35mm F2 is not 35mm f2. You’ll see.
I shot a photo with my X100 of the great CliveCoffee pourover stand. Here it is
I was happy with the image overall, but not so much my main focus point, or the focus, front to back of the pourover stand. So later on, I grabbed my 5D MkII Canon, slapped the 35mm f1.4 L lens on it, and took this photo.
Similar depth of field, but I’m happier with my focus point, and I like this angle better. But there is a problem in comparison. This shot has slightly more blur in the background, but is shot at f3.2 (not f2.0 like the Fuji X100 shot above was done at).
I’ve long known that the image capture size, be it film or a CCD or CMOS sensor, has a lot to do with depth of field representation in a photograph. For instance, most magazine shots of food, beverages and such are usually done with medium-format cameras using 120 film, which is many times larger than 35mm. The bokeh, the background blur, is luscious with these cameras.
You can see the difference yourself between a typical point and shoot camera with a fingernail sized sensor, and a APS-C sensor camera, like most cheaper dSLRs or the Fuji X100, which has a sensor the size of a large postage stamp. Background blur is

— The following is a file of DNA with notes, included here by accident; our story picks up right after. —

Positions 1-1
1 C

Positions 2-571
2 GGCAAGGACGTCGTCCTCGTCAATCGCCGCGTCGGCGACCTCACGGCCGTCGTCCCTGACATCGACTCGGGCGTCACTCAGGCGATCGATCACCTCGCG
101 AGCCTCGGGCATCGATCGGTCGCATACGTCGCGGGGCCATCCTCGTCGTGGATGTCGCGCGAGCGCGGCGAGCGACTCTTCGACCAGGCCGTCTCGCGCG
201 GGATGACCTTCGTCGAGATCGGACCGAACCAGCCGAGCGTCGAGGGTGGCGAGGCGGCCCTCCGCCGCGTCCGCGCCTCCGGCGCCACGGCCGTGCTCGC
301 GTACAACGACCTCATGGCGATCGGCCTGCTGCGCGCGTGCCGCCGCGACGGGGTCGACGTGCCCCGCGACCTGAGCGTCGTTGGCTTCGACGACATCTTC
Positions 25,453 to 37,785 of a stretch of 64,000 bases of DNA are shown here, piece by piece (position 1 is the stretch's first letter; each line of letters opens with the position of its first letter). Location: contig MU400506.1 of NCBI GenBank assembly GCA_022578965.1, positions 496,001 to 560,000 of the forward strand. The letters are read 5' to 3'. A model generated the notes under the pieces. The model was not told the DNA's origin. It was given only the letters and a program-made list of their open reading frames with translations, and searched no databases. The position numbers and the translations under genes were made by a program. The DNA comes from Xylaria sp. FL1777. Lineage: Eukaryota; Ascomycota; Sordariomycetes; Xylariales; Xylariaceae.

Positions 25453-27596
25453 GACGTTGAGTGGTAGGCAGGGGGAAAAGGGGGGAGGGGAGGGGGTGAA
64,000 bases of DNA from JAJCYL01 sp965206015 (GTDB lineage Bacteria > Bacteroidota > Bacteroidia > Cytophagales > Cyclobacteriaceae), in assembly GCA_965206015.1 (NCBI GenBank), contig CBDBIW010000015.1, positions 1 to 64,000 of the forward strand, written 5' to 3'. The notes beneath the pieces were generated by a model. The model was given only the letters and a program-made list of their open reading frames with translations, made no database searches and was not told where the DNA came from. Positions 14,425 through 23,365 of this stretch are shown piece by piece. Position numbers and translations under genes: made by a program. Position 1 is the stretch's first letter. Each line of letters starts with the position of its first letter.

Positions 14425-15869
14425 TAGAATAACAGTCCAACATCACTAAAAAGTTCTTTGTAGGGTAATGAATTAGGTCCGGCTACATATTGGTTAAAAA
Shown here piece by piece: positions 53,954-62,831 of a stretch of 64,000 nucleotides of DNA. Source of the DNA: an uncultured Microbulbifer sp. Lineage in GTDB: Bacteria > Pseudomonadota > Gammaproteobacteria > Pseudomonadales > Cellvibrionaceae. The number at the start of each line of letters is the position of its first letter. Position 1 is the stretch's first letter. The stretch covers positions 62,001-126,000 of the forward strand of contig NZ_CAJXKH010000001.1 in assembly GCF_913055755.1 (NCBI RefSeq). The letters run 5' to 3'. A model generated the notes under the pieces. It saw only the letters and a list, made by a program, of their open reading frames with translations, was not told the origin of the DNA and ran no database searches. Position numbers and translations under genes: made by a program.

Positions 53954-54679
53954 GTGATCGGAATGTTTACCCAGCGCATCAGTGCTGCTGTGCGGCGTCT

very hard impossible to achieve on a P&S camera compared to a dSLR.
Same is true then, when going from APS-C sensors to a full frame (35mm film) sensor. Here’s a shot of this same Clive Coffee brewer at f2.2 with a 35mm lens on my 5D MkII full frame camera.
I’m posting the f2.2 shot because I blew out the highlights too much on my f2 sample. But you get the picture here. The background is much more blurred than the Fuji 35mm (equiv) f2 shot above.
Several things are at play here. The Fuji shot is actually a 23mm lens photograph, when you take into account background blur. The “35mm equivalent” is only relative to the scene capture because of the lens crop. It is not applicable to the background blur. To do this test right, I’d have to shoot a 24mm lens at f2 on the Canon 5D MkII. But I don’t have a lens capable of going to 24mm and f2 (my 24-105L lens is a f4 minimum aperture lens). Still, I’m betting the 24mm f2 will have more blur in the background on a full frame camera than it will on a smaller sensor, cropped frame camera.
Anyway, when people talk about f2 on a point and shoot, or on a APS-C camera, the amount of bokeh, background blur always increases the larger the sensor (or film medium) is. F1.8 on the little Olympus P&S doesn’t even come close to looking like the f2 results on the Fuji; and Fuji’s f2 performance, while really good, can’t touch what a full frame lens shooting at the same aperture can do.